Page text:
To the Editor:
Don’t get me started on the Good Shepherd Plaza! On second thought, let me get this off my chest. The photo-editorial in the last WIRE asks if RIOC has gone nuts on signs. The photos show recent signage in the plaza which emphatically state what one is not allowed to do in this area. The photo-editorial places blame for damage to benches on skateboarders. This conclusion isn’t totally accurate.
My apartment in Rivercross looks directly down on the plaza. I know darn well who is destroying our property. Until now I have refrained from taking a bullhorn and shouting from my terrace to shame the offenders.
Do not blame only the skateboarders.
The bicyclists, who ride their bikes up and across the edges of the benches are equally to blame. I have called Public Safety on them.
No, I haven’t seen tots on tricycles riding the benches. However, I have seen tots sitting on the grass, happily digging the dirt and tossing it on the paths, scooping up gravel and depositing it where it doesn’t belong and, yes, their mothers are happily keeping their noses in their iphones or chatting with their friends, while the destruction goes on.
There are also children happily tossing balls. When those balls fly out of bounds, where do they go? Of course, directly into the flower beds. And where do those little darlings go to retrieve those balls? You get the picture.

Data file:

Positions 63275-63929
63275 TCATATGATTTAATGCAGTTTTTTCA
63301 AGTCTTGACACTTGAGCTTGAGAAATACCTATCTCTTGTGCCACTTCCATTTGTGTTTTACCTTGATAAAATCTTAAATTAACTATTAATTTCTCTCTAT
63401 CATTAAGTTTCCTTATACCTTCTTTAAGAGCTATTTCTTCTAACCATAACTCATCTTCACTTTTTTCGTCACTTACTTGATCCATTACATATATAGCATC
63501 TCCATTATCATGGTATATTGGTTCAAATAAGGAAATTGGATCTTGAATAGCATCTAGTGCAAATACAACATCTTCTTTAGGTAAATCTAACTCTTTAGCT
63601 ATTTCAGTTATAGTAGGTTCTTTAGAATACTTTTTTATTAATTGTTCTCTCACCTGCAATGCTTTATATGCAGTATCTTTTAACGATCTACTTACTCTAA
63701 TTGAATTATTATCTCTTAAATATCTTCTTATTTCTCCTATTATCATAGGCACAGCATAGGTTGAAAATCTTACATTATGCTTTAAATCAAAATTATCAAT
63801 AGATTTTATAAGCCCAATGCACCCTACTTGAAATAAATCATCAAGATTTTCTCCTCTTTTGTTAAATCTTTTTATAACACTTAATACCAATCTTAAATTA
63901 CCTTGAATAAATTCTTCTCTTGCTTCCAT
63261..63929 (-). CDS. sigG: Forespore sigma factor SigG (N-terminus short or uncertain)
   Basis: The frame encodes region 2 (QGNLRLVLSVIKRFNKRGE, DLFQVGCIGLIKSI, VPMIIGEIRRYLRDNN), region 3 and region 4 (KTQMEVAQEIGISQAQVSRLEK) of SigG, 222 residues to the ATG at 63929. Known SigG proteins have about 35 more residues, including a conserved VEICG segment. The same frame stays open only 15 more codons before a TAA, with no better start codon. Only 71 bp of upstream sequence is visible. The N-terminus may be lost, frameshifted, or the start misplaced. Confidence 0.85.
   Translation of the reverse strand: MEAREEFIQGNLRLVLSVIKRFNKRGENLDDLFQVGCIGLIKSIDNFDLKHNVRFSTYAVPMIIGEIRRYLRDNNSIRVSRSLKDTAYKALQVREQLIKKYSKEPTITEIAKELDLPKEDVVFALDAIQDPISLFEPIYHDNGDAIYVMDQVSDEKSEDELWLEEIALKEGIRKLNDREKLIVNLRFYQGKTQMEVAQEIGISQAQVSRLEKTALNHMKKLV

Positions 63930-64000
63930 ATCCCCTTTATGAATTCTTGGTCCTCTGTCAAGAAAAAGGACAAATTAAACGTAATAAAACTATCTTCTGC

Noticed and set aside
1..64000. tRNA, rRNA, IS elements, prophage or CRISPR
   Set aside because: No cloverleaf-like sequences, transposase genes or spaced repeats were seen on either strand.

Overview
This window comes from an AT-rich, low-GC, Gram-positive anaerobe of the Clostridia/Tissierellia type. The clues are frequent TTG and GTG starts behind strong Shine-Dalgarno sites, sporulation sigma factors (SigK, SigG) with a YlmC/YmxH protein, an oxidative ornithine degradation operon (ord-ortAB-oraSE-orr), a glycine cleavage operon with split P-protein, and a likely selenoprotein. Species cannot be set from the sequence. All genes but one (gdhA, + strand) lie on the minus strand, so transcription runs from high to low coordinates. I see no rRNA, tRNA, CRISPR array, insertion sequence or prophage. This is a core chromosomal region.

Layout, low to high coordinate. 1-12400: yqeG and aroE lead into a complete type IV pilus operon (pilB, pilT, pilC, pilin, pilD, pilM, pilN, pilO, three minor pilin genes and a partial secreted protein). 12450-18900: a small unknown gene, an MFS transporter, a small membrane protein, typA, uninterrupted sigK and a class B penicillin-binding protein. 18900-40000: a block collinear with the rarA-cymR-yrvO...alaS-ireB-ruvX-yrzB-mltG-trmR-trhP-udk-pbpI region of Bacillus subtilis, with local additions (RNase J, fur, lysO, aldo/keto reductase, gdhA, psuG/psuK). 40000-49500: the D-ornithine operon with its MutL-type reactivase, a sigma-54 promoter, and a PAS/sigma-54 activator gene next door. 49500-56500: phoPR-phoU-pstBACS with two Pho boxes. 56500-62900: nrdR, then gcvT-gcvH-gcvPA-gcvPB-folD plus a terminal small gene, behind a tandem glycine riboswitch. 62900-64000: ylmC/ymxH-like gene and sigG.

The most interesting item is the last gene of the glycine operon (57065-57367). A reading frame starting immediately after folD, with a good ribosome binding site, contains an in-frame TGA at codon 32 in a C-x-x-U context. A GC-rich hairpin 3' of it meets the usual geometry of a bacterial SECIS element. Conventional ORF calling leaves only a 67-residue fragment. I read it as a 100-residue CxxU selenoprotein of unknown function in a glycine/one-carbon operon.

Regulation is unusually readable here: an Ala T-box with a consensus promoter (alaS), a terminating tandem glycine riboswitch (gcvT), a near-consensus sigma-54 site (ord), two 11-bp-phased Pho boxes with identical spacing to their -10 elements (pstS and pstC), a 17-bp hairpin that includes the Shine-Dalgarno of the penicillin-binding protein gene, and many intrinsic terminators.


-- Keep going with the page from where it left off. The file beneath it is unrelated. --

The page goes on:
Then, there are the kids from The Child School, who, supposedly supervised, march across our newly planted areas. And let me not just blame kids.
There are plenty of adults who, to shave 10 seconds off their walk through the plaza, cut off of the pavement and off of the paths into the grassy area west of the church, walk through the plant beds, ignoring signs asking us not to walk through the area. When I am out and about I have politely asked these individuals to be aware of the plants. Some do not know that, although plants may not be apparent during winter and early spring, they are alive immediately beneath or just atop the soil. A boot stomping on top, smashing the new shoots and packing the soil, does not help.
So, if we are to continue to enjoy the plaza, how about we all become aware of how easy it is to destroy it and begin to mend our ways. Matthew Katz said a while back that if each Roosevelt Islander picked up a piece of litter once a day, what a lovely place this would be. Let me ask you – if each one of us makes a promise not to stub a cigarette out in a flower planter, throw a soda can in the planters, leave a plastic container of leftover food on a bench, and not let newspapers fly into the planting beds, and encourage proper respect of the plaza by children, wouldn’t this be a nice place to live?
Willa Klein Walsh